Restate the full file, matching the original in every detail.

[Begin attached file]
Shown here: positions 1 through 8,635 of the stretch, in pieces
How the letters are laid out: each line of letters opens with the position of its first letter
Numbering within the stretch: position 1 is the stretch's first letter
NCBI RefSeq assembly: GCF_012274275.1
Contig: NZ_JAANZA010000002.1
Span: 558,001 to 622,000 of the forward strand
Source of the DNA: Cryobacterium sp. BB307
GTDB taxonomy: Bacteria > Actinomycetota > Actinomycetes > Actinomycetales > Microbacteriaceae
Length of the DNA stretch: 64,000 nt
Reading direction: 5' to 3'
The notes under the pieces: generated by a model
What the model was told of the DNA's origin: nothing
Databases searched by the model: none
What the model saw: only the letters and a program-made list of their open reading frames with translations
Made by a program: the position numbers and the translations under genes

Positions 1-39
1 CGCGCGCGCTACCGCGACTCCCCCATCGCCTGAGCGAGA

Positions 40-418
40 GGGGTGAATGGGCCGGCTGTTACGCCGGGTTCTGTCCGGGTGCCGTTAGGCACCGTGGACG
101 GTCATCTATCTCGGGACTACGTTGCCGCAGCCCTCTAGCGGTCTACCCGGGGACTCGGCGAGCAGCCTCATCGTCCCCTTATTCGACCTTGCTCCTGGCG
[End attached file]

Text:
Shown here: positions 1 through 8,635 of the stretch, in pieces
How the letters are laid out: each line of letters opens with the position of its first letter
Numbering within the stretch: position 1 is the stretch's first letter
NCBI RefSeq assembly: GCF_012274275.1
Contig: NZ_JAANZA010000002.1
Span: 558,001 to 622,000 of the forward strand
Source of the DNA: Cryobacterium sp. BB307
GTDB taxonomy: Bacteria > Actinomycetota > Actinomycetes > Actinomycetales > Microbacteriaceae
Length of the DNA stretch: 64,000 nt
Reading direction: 5' to 3'
The notes under the pieces: generated by a model
What the model was told of the DNA's origin: nothing
Databases searched by the model: none
What the model saw: only the letters and a program-made list of their open reading frames with translations
Made by a program: the position numbers and the translations under genes

Positions 1-39
1 CGCGCGCGCTACCGCGACTCCCCCATCGCCTGAGCGAGA

Positions 40-418
40 GGGGTGAATGGGCCGGCTGTTACGCCGGGTTCTGTCCGGGTGCCGTTAGGCACCGTGGACG
101 GTCATCTATCTCGGGACTACGTTGCCGCAGCCCTCTAGCGGTCTACCCGGGGACTCGGCGAGCAGCCTCATCGTCCCCTTATTCGACCTTGCTCCTGGCG